The preamble to Directive 2000/60/EC of the European Parliament and of the Council, establishing a framework for Community action in the field of water policy (hereafter referred to as the Water Framework Directive or WFD) states “Water is not a commercial product like any other, but rather a heritage that must be protected, defended and treated as such.” Strong words, and a proper understanding of them could save us from water shortages, pollution disasters or islands of plastic floating in the oceans. It could, but it didn’t protect.
Some will say that the directive has been in force since 2000, so it was only then that we learned to understand water protection properly. In Poland, it has actually been in force since 2004, since joining the Union. To this day I hear that in our country the Water Framework Directive is still being implemented. Although it is now of age (18 years have passed), we are still treating it as something new, learning it. The WFD has already gained a voice, and in the next planning cycle it will bill us for our ignorance.
The principle of reimbursement for water services
The directive stipulates how to prevent water pollution, how to use water wisely and rationally, what the environmental goals are and how they should be achieved. The document also invokes the principle of reimbursement for water services. In the justification for the Water Law of July 20, 2017. reads that the implementation of the principle of reimbursement in the draft new law is intended to ensure “complementarity in water charge policy” while “responding to the ex-ante conditions in Annex IV of the EC draft General Regulation on Cohesion Policy.”
Changes to the system for charging environmental fees for water abstraction are crucial for financing water management tasks. The fee system adopted, along with the 2017 law, is one of the ways of financing water management, which seeks to fully recover the costs of water services.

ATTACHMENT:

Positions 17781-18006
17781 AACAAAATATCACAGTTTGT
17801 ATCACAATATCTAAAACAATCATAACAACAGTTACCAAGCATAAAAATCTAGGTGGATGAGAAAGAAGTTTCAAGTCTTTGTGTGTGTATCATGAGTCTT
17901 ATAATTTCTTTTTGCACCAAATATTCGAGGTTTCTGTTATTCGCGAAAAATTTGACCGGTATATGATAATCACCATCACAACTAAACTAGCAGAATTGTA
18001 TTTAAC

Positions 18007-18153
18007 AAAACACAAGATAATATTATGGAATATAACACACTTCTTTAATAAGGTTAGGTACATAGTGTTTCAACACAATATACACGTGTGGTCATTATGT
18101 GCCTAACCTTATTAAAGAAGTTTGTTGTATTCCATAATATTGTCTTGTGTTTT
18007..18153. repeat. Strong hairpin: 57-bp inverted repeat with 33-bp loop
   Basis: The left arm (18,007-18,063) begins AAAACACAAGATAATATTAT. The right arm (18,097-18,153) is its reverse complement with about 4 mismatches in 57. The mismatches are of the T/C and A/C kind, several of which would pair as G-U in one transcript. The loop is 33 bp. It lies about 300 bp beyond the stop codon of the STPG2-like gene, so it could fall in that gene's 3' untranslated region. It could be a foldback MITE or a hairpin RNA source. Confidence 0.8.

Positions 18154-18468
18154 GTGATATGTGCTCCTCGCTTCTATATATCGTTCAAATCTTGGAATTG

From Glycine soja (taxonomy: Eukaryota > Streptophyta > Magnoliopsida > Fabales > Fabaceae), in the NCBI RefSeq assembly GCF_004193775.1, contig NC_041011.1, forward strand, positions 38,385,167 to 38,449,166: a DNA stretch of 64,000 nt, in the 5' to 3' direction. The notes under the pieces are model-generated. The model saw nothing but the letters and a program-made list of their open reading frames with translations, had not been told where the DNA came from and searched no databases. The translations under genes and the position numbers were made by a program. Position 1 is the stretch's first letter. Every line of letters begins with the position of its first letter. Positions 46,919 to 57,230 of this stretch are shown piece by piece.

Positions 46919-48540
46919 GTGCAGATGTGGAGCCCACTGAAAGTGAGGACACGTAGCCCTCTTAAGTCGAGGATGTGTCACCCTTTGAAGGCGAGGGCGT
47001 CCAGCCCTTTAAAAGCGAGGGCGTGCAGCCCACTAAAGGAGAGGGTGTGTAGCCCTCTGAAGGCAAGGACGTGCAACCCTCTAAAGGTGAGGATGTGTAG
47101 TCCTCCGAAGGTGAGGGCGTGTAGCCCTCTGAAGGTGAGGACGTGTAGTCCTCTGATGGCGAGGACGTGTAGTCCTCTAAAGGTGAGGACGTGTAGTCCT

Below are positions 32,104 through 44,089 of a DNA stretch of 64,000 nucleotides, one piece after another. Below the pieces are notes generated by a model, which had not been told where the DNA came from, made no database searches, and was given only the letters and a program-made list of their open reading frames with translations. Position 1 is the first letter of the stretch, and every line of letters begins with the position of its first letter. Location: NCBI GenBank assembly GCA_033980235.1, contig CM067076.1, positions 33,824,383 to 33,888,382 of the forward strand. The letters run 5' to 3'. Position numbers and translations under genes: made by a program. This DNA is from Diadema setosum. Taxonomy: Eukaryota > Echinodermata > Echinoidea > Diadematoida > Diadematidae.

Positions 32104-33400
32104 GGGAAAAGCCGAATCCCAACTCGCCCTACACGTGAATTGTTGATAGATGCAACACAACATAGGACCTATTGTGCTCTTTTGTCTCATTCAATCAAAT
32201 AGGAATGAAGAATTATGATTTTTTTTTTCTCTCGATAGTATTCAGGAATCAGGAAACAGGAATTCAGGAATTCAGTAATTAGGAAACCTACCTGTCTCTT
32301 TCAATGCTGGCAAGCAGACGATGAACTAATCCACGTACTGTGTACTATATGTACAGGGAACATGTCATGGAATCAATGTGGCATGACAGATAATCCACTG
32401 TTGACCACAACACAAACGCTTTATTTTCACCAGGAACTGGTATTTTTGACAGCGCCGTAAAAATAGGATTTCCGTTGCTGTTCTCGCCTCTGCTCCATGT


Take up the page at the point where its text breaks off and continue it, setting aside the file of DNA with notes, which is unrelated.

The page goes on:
That is, water, like any commercial product, comes at a price
It comes at a price as a product usually packaged in a bottle, increasingly – to my delight – glass, not plastic. I hope that the bail system, as announced by the government, will be introduced in Poland from January 1, 2025. and we will finally catch up with the rest of Europe in this regard. So far, an attempt to return the bottle to the nearest store is causing panic among the shopkeepers.
So whether in a glass bottle or not, the price for water is written on the receipt. This price consists of many elements that are usually covered by company secrecy. But one pricing component is easy to know – the water service fee paid to the Water Authority. This is a brick of the water financing system, that is, part of the implementation of the principle of cost recovery.
So let’s calculate the fee percubic meter of underground water that a water bottling plant pays. According to the Water Law, the water service fee, for groundwater extraction, consists of a fixed part and a variable part (depending on the extraction). The method of calculating this fee is quite complicated and depends on the number of days the plant draws water and the amount of water expressed inm3/s that can be drawn under the water permit.